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Why TCO is not the best way to evaluate IT investments

Guy Cranswick | July 18, 2014
Measuring enterprise technology purchases in terms of investment ratios to operational revenues is not very sound.

There is one more major and critical difference between enterprise technology investments and financial investments. That is time, or the 'time value of money' which is the principle that the purchasing power of money varies over time.

This idea is central to financial investments and the valuation of anything from individual assets, share prices, superannuation and dividends.

The time value of money is completely absent when it comes to doing financial analysis of enterprise technology investments. All costs, whether in a classic total cost of ownership and/or benchmarking analysis, are assumed to be at present value.

The investment analysis, which analyses ratios of IT investments to business revenues, is also achieved implicitly at present value. This occurs even though revenues will be earned over several years, not the same year as the technology investment.

The reason why this is important is that money is worth more now than in the future.

This is true for enterprise technology investments even if they do not hinge on the same metrics of return or use of capital over time that a financial investment would make.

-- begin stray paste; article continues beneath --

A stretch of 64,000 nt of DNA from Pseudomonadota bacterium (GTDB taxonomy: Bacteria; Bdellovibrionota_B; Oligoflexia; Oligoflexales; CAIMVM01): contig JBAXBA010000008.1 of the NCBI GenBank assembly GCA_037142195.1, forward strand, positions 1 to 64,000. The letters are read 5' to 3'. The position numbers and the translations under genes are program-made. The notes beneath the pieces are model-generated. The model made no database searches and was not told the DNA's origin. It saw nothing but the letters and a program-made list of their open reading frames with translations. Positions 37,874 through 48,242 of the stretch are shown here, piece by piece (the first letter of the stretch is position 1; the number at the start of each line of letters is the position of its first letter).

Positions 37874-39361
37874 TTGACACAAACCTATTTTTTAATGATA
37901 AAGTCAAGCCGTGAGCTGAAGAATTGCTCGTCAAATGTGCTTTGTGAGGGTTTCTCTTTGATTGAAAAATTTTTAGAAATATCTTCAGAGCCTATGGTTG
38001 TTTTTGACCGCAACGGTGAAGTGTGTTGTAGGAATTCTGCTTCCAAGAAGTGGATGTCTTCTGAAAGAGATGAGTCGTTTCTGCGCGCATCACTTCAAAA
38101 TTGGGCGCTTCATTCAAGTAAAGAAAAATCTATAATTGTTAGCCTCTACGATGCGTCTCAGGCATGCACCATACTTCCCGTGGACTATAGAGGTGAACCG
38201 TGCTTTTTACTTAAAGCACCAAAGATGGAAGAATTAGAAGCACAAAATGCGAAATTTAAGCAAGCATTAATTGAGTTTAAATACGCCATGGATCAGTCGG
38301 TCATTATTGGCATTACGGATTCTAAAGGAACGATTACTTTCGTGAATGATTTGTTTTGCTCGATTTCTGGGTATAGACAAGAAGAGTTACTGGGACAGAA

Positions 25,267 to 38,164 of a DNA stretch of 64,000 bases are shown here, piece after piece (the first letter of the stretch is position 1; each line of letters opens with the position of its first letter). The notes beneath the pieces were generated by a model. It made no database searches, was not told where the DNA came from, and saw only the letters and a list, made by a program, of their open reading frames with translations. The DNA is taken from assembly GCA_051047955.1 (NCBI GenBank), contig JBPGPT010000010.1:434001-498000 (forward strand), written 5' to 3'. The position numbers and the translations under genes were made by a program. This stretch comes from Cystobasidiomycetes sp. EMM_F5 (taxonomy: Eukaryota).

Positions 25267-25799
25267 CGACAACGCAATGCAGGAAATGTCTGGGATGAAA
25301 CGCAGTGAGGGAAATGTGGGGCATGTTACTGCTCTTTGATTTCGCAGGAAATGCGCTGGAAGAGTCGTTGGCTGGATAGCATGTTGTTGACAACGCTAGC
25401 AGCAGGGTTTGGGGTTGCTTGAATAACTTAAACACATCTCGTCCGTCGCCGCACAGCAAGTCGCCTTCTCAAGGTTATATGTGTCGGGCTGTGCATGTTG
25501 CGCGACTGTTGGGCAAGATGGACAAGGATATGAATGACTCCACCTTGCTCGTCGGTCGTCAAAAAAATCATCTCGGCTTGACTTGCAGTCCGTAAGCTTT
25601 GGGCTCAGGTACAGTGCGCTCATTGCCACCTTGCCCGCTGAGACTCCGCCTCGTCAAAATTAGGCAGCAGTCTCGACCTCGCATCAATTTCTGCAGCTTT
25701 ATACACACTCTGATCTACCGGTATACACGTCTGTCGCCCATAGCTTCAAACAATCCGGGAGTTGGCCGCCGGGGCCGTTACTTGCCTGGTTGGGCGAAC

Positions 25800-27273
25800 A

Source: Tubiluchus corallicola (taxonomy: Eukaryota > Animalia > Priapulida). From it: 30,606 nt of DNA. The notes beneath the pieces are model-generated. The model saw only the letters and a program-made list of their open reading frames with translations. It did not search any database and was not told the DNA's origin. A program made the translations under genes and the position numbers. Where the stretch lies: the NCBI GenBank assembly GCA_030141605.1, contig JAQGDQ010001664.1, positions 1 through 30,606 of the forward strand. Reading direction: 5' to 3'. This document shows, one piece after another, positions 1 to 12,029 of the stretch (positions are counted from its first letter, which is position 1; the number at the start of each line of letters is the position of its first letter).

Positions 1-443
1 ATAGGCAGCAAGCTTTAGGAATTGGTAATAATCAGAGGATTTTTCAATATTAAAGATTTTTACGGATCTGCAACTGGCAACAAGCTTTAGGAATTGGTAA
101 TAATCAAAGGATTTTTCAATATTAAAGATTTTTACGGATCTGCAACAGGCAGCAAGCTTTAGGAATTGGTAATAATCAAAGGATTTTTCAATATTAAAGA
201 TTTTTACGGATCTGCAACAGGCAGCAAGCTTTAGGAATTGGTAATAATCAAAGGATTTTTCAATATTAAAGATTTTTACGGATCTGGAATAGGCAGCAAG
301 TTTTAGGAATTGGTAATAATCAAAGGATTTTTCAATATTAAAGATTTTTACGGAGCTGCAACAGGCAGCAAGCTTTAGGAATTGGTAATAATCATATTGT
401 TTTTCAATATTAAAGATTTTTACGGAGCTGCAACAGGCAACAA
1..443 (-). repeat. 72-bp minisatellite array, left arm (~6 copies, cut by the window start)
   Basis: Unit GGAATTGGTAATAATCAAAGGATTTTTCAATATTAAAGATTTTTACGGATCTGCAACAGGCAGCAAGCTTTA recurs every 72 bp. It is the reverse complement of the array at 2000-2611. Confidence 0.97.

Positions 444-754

Negotiating the payment timing for a technology asset alone can quickly turn an inefficient investment into an efficient proposition when 'time value of money' is integrated into the analysis.

The benefit of net present value

Discounted cash flow analysis is the method by which to derive the net present value of an investment. In many respects, it is a powerful method to value your IT assets. Using this method, future cash flows are forecasted and discounted to provide their present values.

This method is beneficial because it accounts for the time value of money, and does not depend on other data sources in order to compute outputs. It provides a more realistic evaluation of the value of technology and the efficient use of capital over time.

Ultimately, you need to ask yourself the following questions when you are analysing the value of your technology investments.

  • Which methodologies should be applied given our current requirements? Total cost of ownership or benchmarking or both?
  • Which methodologies are used by our finance department and which are preferred for certain functions?

It's possible to be more precise in the way that you evaluate the cost of technology equipment over time. Implementing better analytical methods is necessary if you are to make good technology investment decisions.


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